After my bake, I imported all my maps into a new Substance Designer project. I always use Daniel Thiger's template which is super useful with all maps already set up and ready to use.

I started my materials with the height, this being the most important map. Here I started by adjusting my grayscale with an auto level and I continued by adding a slight blur so that the tearing is not too important (even if on this kind of material it is unavoidable to have some). I then added a height blend to add a very light soil/dust background, this allows me to remove all the little bits that get in the way.

At first, my albedo was very flat, so I started by mixing it with a normal facing in multiply to give the 3D look. I continued by adding the color for the dirt/dust that I put in the background in my height map. Once my base was ready, I started adding different grunges to add detail and to make the colors consistent with each other.

I always do the same thing at the end of each albedo, which is to use Joshua Lynch's tips to add a little variation in color, mix a curvature and a curvature smooth together and overlay them at 0.2, add a high pass also overlaying at 0.2, a sharpen at 0.1 and finally a PBR albedo safe color to make sure my values are right.

For the roughness and the metallic, I started from my bake to which I added all the grunges that I put in my albedo while being careful to have many variations.

My ambient occlusion was giving me errors and not tiling, so I decided to use a facing normal node to create my final map that works pretty well.

Before exporting my material to Marmoset or Unreal Engine, I like to pack my ambient occlusion, roughness, metallic, and height with an RGBA merge. This reduces the wait time when exporting because there are fewer maps and it also optimizes resources in the software the material is used in. For a better level of detail, I export my maps in TARGA format (TGA) which applies almost no compression and which I find exports faster.

For the release of the article, I decided to release the graph for free so that everyone can grab it and see the different steps with all the parameters. You can get it here.

Rendering in Marmoset Toolbag

I always send my materials to Marmoset as soon as I start to get a result that looks like something. This allows me to see some imperfections better and therefore to correct them faster. So I have a basic scene already set up so that all I have to do is import my material when I need it. This avoids me having to start a new scene each time and set up everything again. When I am more advanced in the creation, I take the time to set the mood I want with my lights and by making my composition.

The most effective thing to compose a realistic scene for me is to use assets available on Quixel Bridge. The quality is excellent and everything is free if you have an Epic Games account (which is free). Whatever I do, I can almost always find what I want there.

The lighting is composed of a spotlight as the main light, another spotlight to soften the shadows, and 2 rim lights to subtly add some colors to the edges. For this presentation, I stayed with the Studio Tomoco HDRI for a clean look.

My cameras were in orthographic mode for the renderings of this material. I usually put them in perspective mode with a 20° FOV but I felt that my shots were more captivating this way. My Tone Mapping is in HEJL which is a little less contrasty than ACES. I prefer to keep a softer result and do all my editing afterward in Photoshop. I also tweaked the Sharpen and the Grain a bit without adding too much. The use of ray tracing is really important, especially with a material like this with a lot of reflections. It gives a much more natural look to the scene and the light transitions are smoother.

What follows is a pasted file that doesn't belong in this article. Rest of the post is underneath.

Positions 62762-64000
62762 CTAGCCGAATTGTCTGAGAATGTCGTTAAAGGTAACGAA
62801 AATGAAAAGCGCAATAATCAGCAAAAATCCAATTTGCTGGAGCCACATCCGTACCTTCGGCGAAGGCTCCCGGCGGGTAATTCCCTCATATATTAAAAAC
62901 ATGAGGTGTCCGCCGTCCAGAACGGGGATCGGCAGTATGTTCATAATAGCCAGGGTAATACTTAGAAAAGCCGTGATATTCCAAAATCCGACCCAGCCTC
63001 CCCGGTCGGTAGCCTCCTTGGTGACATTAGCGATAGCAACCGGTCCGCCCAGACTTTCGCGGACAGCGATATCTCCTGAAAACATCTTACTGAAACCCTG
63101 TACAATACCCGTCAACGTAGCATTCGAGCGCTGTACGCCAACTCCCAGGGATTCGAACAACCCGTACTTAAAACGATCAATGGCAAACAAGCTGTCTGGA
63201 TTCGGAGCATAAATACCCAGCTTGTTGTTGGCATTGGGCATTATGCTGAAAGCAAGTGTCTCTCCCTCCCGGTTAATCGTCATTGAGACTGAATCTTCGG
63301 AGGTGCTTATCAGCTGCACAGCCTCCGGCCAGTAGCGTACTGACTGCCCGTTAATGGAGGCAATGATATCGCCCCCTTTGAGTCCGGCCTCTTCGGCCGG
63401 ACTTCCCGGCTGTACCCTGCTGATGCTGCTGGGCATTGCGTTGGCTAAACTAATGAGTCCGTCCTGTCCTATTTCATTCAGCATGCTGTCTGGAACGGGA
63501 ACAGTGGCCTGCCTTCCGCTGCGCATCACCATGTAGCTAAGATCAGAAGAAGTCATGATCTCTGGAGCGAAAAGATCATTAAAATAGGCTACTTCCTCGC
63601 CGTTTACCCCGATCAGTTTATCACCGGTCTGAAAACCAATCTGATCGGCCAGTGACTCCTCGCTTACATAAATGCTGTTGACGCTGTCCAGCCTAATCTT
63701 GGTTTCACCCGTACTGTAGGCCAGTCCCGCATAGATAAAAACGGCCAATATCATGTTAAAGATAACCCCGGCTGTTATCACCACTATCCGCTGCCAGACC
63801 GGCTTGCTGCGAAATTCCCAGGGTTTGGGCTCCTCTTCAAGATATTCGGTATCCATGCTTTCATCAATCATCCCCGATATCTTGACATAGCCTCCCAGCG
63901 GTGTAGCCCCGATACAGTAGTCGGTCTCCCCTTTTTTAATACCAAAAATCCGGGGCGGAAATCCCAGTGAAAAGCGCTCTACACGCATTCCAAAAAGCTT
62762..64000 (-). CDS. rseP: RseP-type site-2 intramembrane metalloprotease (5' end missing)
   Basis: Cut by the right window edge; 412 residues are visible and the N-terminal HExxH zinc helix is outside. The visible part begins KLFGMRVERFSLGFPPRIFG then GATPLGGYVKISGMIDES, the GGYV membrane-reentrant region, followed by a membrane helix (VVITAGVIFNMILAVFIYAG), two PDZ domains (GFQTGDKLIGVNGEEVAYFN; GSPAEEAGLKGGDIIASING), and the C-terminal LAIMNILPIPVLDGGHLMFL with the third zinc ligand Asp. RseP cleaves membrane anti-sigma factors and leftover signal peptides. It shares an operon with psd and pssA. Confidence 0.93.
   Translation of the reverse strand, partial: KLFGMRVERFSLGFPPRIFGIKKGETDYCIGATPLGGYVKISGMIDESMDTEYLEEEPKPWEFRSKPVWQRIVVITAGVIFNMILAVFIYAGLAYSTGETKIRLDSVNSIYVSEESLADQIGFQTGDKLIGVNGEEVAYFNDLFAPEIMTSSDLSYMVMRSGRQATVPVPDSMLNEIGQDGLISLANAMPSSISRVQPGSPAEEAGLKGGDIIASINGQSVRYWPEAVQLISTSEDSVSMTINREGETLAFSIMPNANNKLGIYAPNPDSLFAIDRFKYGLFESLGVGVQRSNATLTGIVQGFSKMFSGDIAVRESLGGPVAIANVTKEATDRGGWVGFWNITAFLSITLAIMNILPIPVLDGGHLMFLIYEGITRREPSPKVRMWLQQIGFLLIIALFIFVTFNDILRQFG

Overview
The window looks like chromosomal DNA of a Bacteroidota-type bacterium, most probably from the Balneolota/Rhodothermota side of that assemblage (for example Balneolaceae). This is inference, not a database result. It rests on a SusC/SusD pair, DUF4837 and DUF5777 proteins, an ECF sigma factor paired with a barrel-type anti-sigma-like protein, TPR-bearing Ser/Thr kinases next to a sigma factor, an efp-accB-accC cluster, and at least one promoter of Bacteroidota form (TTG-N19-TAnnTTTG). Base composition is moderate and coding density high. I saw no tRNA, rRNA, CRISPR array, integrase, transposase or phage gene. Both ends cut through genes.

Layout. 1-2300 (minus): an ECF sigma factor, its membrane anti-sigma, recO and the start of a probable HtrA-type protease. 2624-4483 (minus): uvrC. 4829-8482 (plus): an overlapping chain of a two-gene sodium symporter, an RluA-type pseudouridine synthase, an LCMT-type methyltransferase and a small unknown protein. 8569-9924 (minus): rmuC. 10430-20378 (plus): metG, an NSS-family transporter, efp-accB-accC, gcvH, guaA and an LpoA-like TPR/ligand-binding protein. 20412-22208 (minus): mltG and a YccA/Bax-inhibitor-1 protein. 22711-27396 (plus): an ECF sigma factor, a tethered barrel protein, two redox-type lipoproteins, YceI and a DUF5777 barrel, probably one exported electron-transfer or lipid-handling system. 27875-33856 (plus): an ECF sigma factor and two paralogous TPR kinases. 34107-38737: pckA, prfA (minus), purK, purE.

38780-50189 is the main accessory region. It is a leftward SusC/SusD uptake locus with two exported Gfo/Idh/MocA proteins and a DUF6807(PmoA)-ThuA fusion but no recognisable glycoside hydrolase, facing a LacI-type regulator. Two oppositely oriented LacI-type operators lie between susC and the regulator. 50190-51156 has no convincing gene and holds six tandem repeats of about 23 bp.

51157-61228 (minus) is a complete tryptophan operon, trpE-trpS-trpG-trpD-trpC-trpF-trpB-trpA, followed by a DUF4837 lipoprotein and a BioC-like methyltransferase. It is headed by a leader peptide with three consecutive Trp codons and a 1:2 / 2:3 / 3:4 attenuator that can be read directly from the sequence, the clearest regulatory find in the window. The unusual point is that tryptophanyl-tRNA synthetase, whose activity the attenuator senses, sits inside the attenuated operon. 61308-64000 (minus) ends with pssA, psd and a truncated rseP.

The final resolution for the renderings is 4K (3,840x2,160) with the samples at 2,048, in PNG format.

One of the things that came up a lot when I was showing my renderings to my friends was that some of the drums would fit into the edges of my case. The reason behind this is simply that my material is tileable, and since the renderings are done with a plane, it is impossible not to have batteries that are not at least a little cut.

Final Touch in Photoshop

Once the Marmoset renders are done, I import them into photoshop to improve them. With the choice to use HEJL as my tone mapping, I have more room to make changes in Photoshop. I adjust the curves, the contrast, and the brightness of my renders.

To gain some detail and add some more realism, I duplicate my render and turn it into a high pass (Filter, Other, High Pass) with a value of 4. I then put the layer in overlay mode and adjust its opacity (30% in this case).

When I'm happy with my settings, I move on to the final step, which is to add chromatic aberration, blur, and noise. For the chromatic aberration, I use Romain Jouandeau's awesome script which allows you to add it in one click super easily. I then add the diaphragm blur with a value of 4 and noise to finish and tada, you have your image ready!

General Advice

When you make projects, try to get feedback from other people, it's even better if they are more experienced than you. If you are working on your project, you may not be aware of some details that you could improve and lose in quality. Having someone else's vision is always good for you. Don't be afraid to send someone a message just because they have a lot of followers, if you are polite and respectful people will often take the time to reply!

Taking breaks from your projects can also be beneficial. When you come back to your project after a break, you will have a fresh and clear vision of things, in addition to having relaxed a bit.

Surround yourself with people whose work you appreciate. Having friends who do the same thing as you is great, you all have things to contribute to each other and you can do projects together.


I learned a lot with this material and it was really fun to do. I advise everyone to try at least once to do something with a similar workflow!

Thanks to the 80 Level team for giving me the opportunity to share some tips with you and many thanks to my friends for their feedback and help on this project. I hope you learned new things by reading this article!

If you have any questions, feel free to contact me on ArtStation, LinkedIn or Twitter, I will be happy to help you!

Antoine Déjean, Material Artist